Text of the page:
Slew of new products coming out in q4

Hemisphere is about to launch a slew of new products in the fourth quarter that should drive revenue well into 2009. The most important in my opinion is new high-end auto-steering “Edrive” product that should be the most accurate auto-steering product in the market. Due to its Beeline acquisition last year, Hemisphere is the only precision agriculture company with steer-by-wire technology. This is an important advantage I don’t believe investors fully appreciate, not only for the competitive advantage but also for the margin enhancing aspects of selling a high-end product, which they haven’t offered before.

The company will also be launching an OEM special product that should make it even easier for HEM to gain new OEM customers. HEM is also introducing a dual frequency RTK product, a new base station and a new leisure platform for the marine industry.

Based on History, the Farming Boom has just begun

Wheat, corn and soybean prices have all sold off from their dramatic highs from earlier this year and many are commenting that the “commodity bubble” is over. A simple study of history shows that commodity bull runs are long term in nature and that it is quite normal to have very quick sell-offs. Historically, agriculture commodity bull markets last anywhere from 10 to 15 years in length and this one began three years ago.

Consider that corn prices have only pulled back to the prices they averaged in March of this year, and that today’s prices of $5.75 a bushel is dramatically higher than the $2 to $2.25 a bushel they averaged in 2005.

The pullback in grain prices doesn’t change the fact that worldwide inventories are at 30-year lows; there is consistently increasing demand from Asia and surging ethanol demands. The price for agricultural land has doubled in many parts of the country despite farmers planting crops fence post to fence post. And the fundamental drivers of price are actually just as bullish if not more so now then they were last year.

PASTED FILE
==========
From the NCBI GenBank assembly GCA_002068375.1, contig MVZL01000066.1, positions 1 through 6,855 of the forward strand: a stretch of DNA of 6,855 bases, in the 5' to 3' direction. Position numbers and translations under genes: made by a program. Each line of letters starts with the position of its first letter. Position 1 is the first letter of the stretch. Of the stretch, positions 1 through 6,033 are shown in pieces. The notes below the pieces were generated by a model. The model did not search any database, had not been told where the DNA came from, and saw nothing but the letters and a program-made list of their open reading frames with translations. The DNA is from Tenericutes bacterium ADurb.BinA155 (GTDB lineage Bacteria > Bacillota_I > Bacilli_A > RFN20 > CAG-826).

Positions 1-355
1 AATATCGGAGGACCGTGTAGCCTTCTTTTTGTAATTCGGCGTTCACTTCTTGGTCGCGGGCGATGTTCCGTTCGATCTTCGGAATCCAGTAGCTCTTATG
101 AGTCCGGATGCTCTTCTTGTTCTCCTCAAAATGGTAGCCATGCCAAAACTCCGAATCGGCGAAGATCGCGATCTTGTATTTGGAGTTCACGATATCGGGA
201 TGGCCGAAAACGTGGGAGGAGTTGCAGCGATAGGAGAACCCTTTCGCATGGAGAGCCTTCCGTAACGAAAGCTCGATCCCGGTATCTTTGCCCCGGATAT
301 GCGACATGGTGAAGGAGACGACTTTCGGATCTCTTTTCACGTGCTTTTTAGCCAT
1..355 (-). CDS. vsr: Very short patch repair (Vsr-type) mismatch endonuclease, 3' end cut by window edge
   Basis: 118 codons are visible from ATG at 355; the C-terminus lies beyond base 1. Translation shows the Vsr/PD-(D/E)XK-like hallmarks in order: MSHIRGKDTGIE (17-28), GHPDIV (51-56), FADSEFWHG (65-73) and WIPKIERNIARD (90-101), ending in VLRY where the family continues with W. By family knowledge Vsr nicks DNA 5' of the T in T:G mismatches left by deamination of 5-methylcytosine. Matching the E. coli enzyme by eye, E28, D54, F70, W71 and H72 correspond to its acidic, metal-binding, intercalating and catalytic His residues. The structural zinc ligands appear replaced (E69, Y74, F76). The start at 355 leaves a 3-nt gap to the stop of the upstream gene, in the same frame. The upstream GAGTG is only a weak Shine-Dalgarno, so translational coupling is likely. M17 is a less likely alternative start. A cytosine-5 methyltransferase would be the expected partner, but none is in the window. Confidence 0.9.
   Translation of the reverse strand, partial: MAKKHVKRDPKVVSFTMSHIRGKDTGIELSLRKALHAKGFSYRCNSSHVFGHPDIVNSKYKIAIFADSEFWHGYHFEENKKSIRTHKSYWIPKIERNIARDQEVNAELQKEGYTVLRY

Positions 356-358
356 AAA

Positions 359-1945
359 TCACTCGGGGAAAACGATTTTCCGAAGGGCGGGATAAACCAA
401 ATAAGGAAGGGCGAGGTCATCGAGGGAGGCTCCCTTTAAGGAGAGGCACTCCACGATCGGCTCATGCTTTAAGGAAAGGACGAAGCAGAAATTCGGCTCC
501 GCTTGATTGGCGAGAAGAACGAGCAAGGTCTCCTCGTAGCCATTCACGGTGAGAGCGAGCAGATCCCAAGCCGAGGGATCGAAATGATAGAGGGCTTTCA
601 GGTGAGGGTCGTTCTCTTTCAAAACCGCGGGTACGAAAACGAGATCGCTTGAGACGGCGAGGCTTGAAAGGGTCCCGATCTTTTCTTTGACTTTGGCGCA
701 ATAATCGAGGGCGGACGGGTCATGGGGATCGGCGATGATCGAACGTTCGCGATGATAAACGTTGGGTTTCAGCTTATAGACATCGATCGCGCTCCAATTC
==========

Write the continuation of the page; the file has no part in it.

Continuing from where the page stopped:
Due to massive water problems in Asia and increased urbanization of agricultural production, inventories are suffering. Look at the decision Saudi Arabia made to stop producing 2.5 million tons of wheat. The water problem is the big key for agriculture prices and may be the reason that prices continue to rise. Also, considering that a cow eats as much as ten times the grain as a human; when meat consumption increases, so paradoxically does grain consumption.

Precision Agriculture should grow faster than the farm economy as well (updated)


Only 30% to 40% of farmers have GPS guidance systems in North America and less than 10% have auto steering. Adoption is growing every year, and auto-steering especially is becoming a requirement. Where 18 months ago for every 6 GPS units sold, 1 auto-steer was sold, now it is close to 1 to 1.

I encourage investors to take a demo of a tractor with auto-steering and you will realize that there is simply no reason to own a tractor that doesn’t have auto-steering in it. The ease of use combined with the fatigue factor and that’s not to mention the cost savings.

Hemisphere’s chief competitor confirms the precision agriculture growth story. Trimble Navigation (NASDAQ: TRMB) said this on the company’s last conference call:

“The agriculture story remains centered on strong farmer cash flows, the need to mitigate high input costs for fuel and fertilizer, and strong product innovation. Beyond those factors, agriculture continues to develop as an international story with rapid market development beyond our historical core geographies in North America, Brazil and Australia, with new regions such as Europe growing at strong double or triple-digit growth rates.

We believe we can sustain strong performance in this business for the foreseeable future because the underlying market drivers are not likely to subside and since we believe the addressable market remains substantially un-penetrated worldwide.”

International Opportunity, Brazil is just the beginning


In the second quarter, Hemisphere announced that international revenue surged 91% year over year. This is a stunning number, and I think growth internationally is going to continue to be very high.

Hemisphere has developed a very strong relationship with its OEM partner in Brazil, Stara. And Stara has the potential to be Hemisphere’s largest OEM if it keeps growing at its current growth rate. From my research, Brazil has only begun to start using GPS. This is a very large market and growth should continue for years.

I just finished reading a report from the Ag Equipment Intelligence Report on Russia, Kazakhstan and former Russian states and the report described that technologically those markets were 30-40 years behind North American farmers, but that they were now making tremendous changes.

There was also an article in Wall Street Journal in May, on how Ukrainian farms were being cobbled together into larger farms and the very end of the article was how they were just starting to use GPS.

Potential AGCO contract and other OEMs